Capparelli’s piles on the Italian-American fare
The Capparelli family has been plying San Antonians with its brand of Italian-American food since Gaetano and Rose Capparelli established a toehold on W.W. White in 1963. Founding a family tradition, they went on to open two more outlets, and each succeeding generation followed suit until, today, there are eight Capparelli’s restaurants, including two that are franchised to friends.
|Gaetano and Rose Capparelli, whose wedding picture presides over the dining area in the picture above, would have been pleased to see such a lunch crowd at Capparelli’s on Main, now owned by their grandaughter Gay Capparelli. (Photos by Mark Greenberg)|
The Main Avenue outlet, run by Gay Capparelli, granddaughter of Gaetano and Rose, shares some dishes in common with the others, but offers a larger, more “upscale” menu that features a broader selection of seafood. The interior is also upscale, with a mural of Italian illuminati adorning the upstairs loft, and a brooding black-and-gray portrait of Al Pacino downstairs that contrasts tellingly with a sweet, painted-from-a-photo rendering of the grandparents as newlyweds. A stamped tin ceiling and exposed brick walls further frame dining families of every age, many of whom seem to know one another.
Though the restaurant has been at this Monte Vista location since 2001, it now appears to play the role of anchor for the newly minted Windows on Main commercial development of an existing building next door. Architecturally, Windows owner Cecilia Garcia (also Capparelli’s landlord) has taken a sensitive approach to the renovation by respecting old detailing while giving the storefronts a fresh, new look. So far, a sign on the building advertises that tenants will include Justin’s Ice Cream — replaced by Saltgrass Steakhouse on the River Walk — and locally owned Cardell Cabinets. Capparelli’s may lack the visual freshness of the Windows operation, but with its old world feel, it nonetheless looks stable and serious enough to hold up its part of the bargain, especially once improvements to the tiny outdoor patio are completed.
However, the restaurant may need to rethink the freshness of its recipes. The tomato-bread appetizer I tried was much more food than one person needs to consume, and had much less flavor than one might expect. Served on house-baked garlic bread, it may be modeled after a traditional Italian bruschetta, but, if so, the resemblance is barely skin deep: Sliced romas and lots of melted cheese are the primary ingredients and neither taste like much — even the garlic’s punch was weak.
|Current critic Ron Bechtol liked the gutsy flavor of Grandma Capparelli’s lasagna, at left, and its texture, provided by melted cheese and fine-grained ricotta.|
A large quantity of sliced, toasted bread accompanies an appetizer of button mushrooms sautéed in white wine, butter, and olive oil, and though the herb-sprinkled mushrooms reveal the abundant earthy fifth taste, umami, it’s a mystery as to how the bread is supposed to be used. Round mushrooms and flat toast are structurally incompatible; many a mushroom ended up on the tablecloth.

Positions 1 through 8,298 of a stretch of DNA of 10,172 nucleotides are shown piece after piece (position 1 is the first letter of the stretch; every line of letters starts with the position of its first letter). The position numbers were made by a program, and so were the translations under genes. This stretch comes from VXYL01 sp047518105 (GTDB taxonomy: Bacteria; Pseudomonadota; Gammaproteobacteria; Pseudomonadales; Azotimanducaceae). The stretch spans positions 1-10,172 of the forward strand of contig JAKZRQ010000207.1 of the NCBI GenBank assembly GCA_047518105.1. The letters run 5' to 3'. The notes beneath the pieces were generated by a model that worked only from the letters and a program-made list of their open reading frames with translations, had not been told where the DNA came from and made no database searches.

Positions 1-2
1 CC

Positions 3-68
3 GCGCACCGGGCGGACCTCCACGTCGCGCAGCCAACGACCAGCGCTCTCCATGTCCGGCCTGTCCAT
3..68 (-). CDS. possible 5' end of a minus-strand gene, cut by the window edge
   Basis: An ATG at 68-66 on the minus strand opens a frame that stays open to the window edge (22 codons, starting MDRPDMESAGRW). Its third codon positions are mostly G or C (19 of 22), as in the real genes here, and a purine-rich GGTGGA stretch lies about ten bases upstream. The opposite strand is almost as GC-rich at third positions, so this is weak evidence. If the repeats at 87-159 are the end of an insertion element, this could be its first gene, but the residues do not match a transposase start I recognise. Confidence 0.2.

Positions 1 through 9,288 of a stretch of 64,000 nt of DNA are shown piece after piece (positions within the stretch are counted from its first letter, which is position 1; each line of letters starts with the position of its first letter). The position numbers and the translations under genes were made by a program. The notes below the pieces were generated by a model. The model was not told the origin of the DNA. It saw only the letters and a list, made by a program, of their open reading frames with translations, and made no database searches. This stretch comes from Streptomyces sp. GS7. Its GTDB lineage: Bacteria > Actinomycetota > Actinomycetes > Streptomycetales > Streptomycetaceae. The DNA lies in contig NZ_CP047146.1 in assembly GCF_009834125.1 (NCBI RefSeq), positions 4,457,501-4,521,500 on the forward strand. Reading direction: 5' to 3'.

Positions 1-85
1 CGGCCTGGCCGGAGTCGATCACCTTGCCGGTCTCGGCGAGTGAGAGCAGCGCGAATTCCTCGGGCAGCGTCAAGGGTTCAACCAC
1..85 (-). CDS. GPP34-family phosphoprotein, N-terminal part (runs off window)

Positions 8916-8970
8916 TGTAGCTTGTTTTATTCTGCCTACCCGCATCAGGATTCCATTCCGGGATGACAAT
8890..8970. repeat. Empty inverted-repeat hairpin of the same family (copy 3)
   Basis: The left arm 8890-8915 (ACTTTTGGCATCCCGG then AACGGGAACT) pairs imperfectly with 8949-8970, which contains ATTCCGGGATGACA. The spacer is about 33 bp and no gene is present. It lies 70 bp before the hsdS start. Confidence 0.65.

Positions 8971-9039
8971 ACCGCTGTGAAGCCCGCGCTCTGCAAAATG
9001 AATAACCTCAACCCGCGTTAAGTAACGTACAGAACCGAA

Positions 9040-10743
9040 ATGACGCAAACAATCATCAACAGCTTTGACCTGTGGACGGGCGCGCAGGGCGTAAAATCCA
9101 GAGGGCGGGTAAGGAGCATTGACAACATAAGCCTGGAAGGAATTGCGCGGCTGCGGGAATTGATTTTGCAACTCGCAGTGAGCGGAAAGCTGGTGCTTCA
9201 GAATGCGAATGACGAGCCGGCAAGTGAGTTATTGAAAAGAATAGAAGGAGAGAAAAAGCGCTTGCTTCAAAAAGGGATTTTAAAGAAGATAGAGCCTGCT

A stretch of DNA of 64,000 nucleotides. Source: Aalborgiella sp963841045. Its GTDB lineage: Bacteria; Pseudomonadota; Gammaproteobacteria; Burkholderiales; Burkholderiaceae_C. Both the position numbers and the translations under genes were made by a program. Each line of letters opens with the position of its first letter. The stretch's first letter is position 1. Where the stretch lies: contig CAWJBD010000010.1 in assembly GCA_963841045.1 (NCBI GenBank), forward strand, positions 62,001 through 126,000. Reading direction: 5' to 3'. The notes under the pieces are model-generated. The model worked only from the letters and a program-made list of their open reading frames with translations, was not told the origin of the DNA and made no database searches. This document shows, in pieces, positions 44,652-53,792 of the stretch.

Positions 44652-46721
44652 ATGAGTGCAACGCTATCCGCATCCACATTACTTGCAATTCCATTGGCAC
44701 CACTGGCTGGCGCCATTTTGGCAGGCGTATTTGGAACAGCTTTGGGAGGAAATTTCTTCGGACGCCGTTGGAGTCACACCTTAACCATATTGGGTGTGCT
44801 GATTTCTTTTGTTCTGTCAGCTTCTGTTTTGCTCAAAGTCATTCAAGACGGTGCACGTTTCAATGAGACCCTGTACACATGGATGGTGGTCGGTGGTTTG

With a glass of breakfast-ready Drylands New Zealand Sauvignon Blanc in hand (I might was well have been drinking grapefruit juice), I next tackled the house pesto served with farfalle and grilled chicken. Although the chicken was tender, I extracted it from the excessively oily pesto after just a few bites. It’s hard to imagine anyone finishing this generous dish; the pine nuts, sprinkled on top of the dish rather than incorporated into the sauce as is sometimes the case, did little to mellow the sauce’s intensely herbal flavor.
Dessert, however, was pleasingly mellow. A good tiramisu is hard to find in this town, but Capparelli’s provides a seductive model with plenty of intense espresso flavor to play against the cocoa, chocolate and cream (as it happens, the dessert is produced by a major food purveyor).
| Capparelli’s on Main
2524 N. Main
Price range (Dinner): $9-$15
Service on that first visit was exemplary, with the waitress especially attuned to the pacing of the meal. On my second foray, my very professional waiter, though less personal, was among the best in his profession. Amusingly (and tellingly) he brought a plate of olive oil with balsamic vinegar with the guileless garlic bread. He also offered to bring the house vinaigrette on the side for the fresh house salad, a standard mix with romaine, more unripe romas, some spinach ... and those dastardly dark California olives. And he suggested butter and garlic over the routine red sauce covering the spaghetti that accompanied my veal piccata. Here we may have parted company: The mountainous serving of pasta dwarfed the slices of veal and was acrid with garlic, which tasted like the pre-chopped, in-a-jar variety. Two bites, over and out. The scallopini alternating between tough and tender, I finished, finding the tart, lemon cream sauce with its scattering of capers an acceptable rendition of the classic dish.
I took two dishes to go, and tried them in the comfort of my own home: lasagna (Grandma Capparelli’s specialty) and pizza. I don’t fancy Italian crooners nor Rat Packers, but otherwise I think my dining room stood up well — and so did the reheated lasagna. The serving was small for the price, but the flavors, including unexpected mushrooms and sliced meatballs, were big. I liked Grandma’s gutsy tomato sauce, the texture of the melted cheese and fine-grained ricotta, and even the ratio of filling to pasta. Initially, I wasn’t as fond of the demi-deep-dish pizza, not being a fan of thick, bready crusts, but the loaded Supreme, with every available meat and sausage (minus the optional anchovies and jalapeños the waiter failed to offer and I failed to specify), plus olives and onion, turned out to be totally true to the kitchen-sink, Italian-American model. Why be shy? Have it all. Grandma would surely approve. •